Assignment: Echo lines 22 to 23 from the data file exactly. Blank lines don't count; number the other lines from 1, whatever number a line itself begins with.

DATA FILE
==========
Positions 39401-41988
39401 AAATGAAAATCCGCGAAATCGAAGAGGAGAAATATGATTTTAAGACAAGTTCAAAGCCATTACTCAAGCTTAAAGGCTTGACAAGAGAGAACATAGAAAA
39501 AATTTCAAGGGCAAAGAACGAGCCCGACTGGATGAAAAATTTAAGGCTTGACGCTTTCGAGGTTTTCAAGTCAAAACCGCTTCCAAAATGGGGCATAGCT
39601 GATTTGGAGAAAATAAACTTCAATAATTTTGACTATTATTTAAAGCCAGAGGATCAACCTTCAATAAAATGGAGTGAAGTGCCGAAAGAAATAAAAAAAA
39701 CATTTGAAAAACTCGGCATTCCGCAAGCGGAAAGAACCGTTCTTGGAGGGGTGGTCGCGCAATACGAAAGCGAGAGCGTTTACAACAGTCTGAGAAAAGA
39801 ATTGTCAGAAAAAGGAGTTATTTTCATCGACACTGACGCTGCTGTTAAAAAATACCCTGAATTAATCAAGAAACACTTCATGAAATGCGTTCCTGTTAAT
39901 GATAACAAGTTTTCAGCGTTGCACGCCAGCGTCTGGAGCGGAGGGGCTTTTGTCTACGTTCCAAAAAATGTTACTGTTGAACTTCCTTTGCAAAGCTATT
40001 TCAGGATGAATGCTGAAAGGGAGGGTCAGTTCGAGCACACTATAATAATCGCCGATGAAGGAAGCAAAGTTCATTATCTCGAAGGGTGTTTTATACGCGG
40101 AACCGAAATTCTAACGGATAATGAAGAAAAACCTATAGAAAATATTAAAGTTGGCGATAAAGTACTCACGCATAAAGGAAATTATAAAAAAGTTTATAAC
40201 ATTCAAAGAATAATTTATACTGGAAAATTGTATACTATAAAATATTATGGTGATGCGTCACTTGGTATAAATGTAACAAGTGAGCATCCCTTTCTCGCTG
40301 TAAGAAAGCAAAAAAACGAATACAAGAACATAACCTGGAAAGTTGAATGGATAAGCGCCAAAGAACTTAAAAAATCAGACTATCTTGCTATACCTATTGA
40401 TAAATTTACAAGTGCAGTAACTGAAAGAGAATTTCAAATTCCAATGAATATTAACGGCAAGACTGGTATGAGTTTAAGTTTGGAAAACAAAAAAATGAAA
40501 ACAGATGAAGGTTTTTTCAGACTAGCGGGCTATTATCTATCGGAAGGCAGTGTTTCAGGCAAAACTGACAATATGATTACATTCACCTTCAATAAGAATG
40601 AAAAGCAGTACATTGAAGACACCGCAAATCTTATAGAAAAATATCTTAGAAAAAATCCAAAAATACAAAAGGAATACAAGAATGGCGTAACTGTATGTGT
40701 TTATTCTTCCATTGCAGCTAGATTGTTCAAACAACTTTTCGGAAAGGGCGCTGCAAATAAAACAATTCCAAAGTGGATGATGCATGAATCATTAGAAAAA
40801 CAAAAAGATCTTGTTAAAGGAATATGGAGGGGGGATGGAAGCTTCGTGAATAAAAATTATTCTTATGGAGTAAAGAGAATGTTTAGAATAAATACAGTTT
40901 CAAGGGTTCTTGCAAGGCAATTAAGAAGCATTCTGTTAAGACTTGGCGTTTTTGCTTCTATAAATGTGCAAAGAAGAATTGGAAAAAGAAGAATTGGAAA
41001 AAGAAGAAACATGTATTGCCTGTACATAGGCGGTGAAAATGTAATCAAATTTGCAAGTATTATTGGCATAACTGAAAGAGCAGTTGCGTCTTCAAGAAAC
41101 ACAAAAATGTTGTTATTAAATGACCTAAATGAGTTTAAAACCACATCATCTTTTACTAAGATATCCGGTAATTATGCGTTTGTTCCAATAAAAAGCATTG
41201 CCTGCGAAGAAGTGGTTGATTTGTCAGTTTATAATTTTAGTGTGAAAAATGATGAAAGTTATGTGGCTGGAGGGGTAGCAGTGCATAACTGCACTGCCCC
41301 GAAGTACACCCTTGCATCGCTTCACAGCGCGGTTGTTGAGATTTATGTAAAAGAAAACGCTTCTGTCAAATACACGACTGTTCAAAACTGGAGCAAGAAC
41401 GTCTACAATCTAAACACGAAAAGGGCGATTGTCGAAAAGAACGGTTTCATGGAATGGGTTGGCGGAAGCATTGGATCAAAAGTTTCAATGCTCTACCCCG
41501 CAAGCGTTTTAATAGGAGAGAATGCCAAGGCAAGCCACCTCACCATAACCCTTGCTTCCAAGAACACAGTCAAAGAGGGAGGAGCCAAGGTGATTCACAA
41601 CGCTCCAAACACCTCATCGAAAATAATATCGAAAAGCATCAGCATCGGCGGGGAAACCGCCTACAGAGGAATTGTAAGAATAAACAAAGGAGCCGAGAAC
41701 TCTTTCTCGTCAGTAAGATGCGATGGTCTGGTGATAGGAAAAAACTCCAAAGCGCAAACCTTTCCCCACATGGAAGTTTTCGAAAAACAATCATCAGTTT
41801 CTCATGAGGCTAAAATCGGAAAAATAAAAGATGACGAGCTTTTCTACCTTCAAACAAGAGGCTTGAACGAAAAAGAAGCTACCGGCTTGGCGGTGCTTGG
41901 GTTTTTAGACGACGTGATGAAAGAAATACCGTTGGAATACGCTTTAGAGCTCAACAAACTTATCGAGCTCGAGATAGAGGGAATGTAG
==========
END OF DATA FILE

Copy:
41401 GTCTACAATCTAAACACGAAAAGGGCGATTGTCGAAAAGAACGGTTTCATGGAATGGGTTGGCGGAAGCATTGGATCAAAAGTTTCAATGCTCTACCCCG
41501 CAAGCGTTTTAATAGGAGAGAATGCCAAGGCAAGCCACCTCACCATAACCCTTGCTTCCAAGAACACAGTCAAAGAGGGAGGAGCCAAGGTGATTCACAA